What we are learning is that the key may not lie in any absolute amounts, but in the ratio between sodium and potassium—the goal being to achieve a ratio ≤ 1. An alternative to the hypothesis that any health benefit is a result of sodium reduction is considering that any positive findings may arise because of increased potassium consumption. Sodium and potassium, which is often a component of salt substitutes, fresh fruit, vegetables, legumes, salmon, and chicken, exist in the body in a natural balance. Processing, however, affects the sodium to potassium ratio.
A 100-gram (about 3 1/2 ounces) serving of fresh pork, for example, contains roughly 60mg of sodium and about 340mg of potassium. But if you industrially process that into the average deli ham you end up with 920mg of sodium and only 240mg of potassium.
A study out of Sweden examined 10 previous trials looking at data from almost 270,000 people. They found that the higher the potassium intake, the less the risk of stroke. Another study, part of the third National Health and Nutritional Examination Survey (NHANES III), examined more than 12,000 people and found, over a 15-year period, that the group with the highest cardiovascular risk had a very high ratio of sodium to potassium in their diets.
This continues to be an area of intense inquiry.
WHAT DO WE KNOW?
We know that treating hypertension with medical therapy saves lives and reduces cardiovascular disease and complications. We know we need salt to live; 70 percent of our body is made up of salt water. We also know that, in the body, sodium exists in a balance with potassium. Potassium is another element necessary for proper functioning and is especially important from a cardiovascular perspective. We know that for most normotensive people sodium intake can vary tremendously from day to day without significant problems; even quintupling the amount of sodium ingested does not affect blood pressure adversely. The longest-lived people on Earth (and by some accounts the healthiest) are the Japanese, who routinely consume two to three times as much salt as the average American (whose salt consumption has been stable over the last three decades). We know that the effect of dietary sodium restriction, if any, on blood pressure appears extremely modest. And we know that significant sodium reduction has other potentially negative health consequences.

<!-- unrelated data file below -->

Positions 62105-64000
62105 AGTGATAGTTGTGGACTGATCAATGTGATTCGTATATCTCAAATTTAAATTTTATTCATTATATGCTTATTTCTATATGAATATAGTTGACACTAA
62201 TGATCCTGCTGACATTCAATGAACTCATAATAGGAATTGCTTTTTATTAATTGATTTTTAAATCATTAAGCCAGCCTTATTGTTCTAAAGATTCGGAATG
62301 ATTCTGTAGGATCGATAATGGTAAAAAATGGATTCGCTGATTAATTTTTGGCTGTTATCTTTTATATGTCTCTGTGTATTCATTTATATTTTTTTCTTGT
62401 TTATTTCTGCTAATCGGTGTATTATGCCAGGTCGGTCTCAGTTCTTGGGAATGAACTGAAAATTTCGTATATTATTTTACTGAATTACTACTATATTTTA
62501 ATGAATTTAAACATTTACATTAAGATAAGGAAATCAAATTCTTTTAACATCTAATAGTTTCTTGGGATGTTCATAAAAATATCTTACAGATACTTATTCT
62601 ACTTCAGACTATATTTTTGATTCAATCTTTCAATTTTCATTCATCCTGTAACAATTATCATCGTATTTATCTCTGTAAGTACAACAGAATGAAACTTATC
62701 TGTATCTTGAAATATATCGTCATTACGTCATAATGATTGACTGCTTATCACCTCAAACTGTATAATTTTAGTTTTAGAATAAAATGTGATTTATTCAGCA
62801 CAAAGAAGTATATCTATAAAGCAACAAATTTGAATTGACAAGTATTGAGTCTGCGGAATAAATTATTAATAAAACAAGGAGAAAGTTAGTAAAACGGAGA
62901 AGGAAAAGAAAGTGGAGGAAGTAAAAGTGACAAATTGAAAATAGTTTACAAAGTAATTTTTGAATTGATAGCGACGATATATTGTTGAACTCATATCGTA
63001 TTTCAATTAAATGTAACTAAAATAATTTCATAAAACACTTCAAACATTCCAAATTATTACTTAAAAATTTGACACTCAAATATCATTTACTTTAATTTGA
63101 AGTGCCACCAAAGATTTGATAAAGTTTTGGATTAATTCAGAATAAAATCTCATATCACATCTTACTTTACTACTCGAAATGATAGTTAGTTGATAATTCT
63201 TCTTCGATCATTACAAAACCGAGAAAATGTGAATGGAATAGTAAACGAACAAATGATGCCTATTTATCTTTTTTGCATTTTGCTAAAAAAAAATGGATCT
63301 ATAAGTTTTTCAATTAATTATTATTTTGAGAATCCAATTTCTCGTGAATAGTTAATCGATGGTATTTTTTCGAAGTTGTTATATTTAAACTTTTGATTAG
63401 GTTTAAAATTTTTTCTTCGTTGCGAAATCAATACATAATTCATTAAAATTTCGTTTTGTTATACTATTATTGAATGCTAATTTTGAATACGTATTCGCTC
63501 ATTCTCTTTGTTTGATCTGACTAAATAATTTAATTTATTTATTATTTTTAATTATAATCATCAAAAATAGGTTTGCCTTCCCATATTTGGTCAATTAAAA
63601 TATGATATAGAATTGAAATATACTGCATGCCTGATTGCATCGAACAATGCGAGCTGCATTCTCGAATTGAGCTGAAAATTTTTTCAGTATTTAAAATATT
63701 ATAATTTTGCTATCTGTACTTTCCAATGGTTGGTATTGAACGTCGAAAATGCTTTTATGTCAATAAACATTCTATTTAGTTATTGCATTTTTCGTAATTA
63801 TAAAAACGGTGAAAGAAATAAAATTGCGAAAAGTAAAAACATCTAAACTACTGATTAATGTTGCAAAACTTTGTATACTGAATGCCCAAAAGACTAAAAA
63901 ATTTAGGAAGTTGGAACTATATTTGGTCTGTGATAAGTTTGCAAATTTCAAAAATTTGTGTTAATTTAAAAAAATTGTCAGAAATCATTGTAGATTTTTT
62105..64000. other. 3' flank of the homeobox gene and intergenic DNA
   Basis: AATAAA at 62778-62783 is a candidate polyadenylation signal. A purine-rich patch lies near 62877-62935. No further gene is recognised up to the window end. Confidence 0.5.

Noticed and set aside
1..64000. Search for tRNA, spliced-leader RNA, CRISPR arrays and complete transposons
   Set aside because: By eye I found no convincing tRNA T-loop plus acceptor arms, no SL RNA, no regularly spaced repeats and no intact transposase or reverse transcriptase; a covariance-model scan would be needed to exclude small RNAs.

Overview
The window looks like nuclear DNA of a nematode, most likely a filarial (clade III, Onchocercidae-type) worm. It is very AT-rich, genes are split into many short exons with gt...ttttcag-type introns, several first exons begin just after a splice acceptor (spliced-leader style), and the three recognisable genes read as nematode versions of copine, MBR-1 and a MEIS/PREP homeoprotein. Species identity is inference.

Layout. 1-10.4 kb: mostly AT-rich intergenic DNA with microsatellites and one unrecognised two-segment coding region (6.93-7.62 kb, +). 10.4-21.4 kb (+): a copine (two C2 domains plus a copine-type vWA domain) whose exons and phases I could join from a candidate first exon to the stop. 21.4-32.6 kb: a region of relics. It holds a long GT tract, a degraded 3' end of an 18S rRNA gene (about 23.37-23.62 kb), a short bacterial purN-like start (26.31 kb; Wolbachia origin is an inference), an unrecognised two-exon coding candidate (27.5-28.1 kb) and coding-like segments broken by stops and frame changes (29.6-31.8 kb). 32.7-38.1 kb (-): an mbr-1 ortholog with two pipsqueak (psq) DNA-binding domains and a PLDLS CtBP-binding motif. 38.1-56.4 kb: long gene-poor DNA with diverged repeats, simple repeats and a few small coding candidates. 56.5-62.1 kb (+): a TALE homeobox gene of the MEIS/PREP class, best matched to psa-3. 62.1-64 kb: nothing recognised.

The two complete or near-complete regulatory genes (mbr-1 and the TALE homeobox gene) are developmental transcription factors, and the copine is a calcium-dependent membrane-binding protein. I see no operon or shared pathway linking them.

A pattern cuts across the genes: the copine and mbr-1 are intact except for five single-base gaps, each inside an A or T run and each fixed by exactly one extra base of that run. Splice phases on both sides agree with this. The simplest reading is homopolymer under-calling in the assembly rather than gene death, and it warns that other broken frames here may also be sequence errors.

We do not know if salt reduction will result in a health benefit. We do not know the consequences of reducing the salt content of food. In the 1970s a campaign was initiated to reduce fat consumption among Americans. It has worked, and the percentage of fat in the American diet, even saturated fat, has continued to decline. But people ate more, which explains why obesity and diabetes are on the rise. Any manipulation of a system, whether by addition or subtraction, invokes to some extent The Law of Unintended Consequences—with possibly negative outcomes. Hormone replacement therapy (HRT) for post-menopausal women was based on the extrapolation of the desirable effects these hormones had on blood pressure and cholesterol levels (sound familiar?). It is no longer routinely prescribed due to the increased risks of heart attacks, breast cancer, and strokes associated with this therapy.
We cannot simply blame bad policy, especially if it is truly born of good intentions (and scientific ignorance) at the time of implementation. Policy, like science, is the purview of humankind and thus subject to our inherent flaws and growing pains. But to implement overarching public policy when good science raises serious concerns is to engage in public folly.